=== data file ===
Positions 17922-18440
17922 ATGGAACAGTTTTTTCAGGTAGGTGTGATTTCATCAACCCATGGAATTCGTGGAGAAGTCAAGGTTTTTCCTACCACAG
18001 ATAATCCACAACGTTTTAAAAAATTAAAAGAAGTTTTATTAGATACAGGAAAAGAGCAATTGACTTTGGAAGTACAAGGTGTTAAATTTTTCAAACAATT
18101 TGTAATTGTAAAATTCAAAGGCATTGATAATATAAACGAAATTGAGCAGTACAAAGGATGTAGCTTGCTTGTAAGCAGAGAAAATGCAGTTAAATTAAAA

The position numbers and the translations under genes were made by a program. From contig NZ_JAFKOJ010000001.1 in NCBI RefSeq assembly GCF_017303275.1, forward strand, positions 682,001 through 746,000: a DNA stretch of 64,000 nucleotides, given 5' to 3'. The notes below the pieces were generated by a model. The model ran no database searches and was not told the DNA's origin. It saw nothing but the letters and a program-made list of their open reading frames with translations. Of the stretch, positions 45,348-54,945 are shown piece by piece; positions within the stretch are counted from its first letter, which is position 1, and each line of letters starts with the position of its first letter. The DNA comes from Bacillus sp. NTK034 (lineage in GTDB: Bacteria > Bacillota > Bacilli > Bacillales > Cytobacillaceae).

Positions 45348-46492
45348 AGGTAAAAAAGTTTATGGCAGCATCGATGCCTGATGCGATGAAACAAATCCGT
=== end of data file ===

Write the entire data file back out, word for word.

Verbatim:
Positions 17922-18440
17922 ATGGAACAGTTTTTTCAGGTAGGTGTGATTTCATCAACCCATGGAATTCGTGGAGAAGTCAAGGTTTTTCCTACCACAG
18001 ATAATCCACAACGTTTTAAAAAATTAAAAGAAGTTTTATTAGATACAGGAAAAGAGCAATTGACTTTGGAAGTACAAGGTGTTAAATTTTTCAAACAATT
18101 TGTAATTGTAAAATTCAAAGGCATTGATAATATAAACGAAATTGAGCAGTACAAAGGATGTAGCTTGCTTGTAAGCAGAGAAAATGCAGTTAAATTAAAA

The position numbers and the translations under genes were made by a program. From contig NZ_JAFKOJ010000001.1 in NCBI RefSeq assembly GCF_017303275.1, forward strand, positions 682,001 through 746,000: a DNA stretch of 64,000 nucleotides, given 5' to 3'. The notes below the pieces were generated by a model. The model ran no database searches and was not told the DNA's origin. It saw nothing but the letters and a program-made list of their open reading frames with translations. Of the stretch, positions 45,348-54,945 are shown piece by piece; positions within the stretch are counted from its first letter, which is position 1, and each line of letters starts with the position of its first letter. The DNA comes from Bacillus sp. NTK034 (lineage in GTDB: Bacteria > Bacillota > Bacilli > Bacillales > Cytobacillaceae).

Positions 45348-46492
45348 AGGTAAAAAAGTTTATGGCAGCATCGATGCCTGATGCGATGAAACAAATCCGT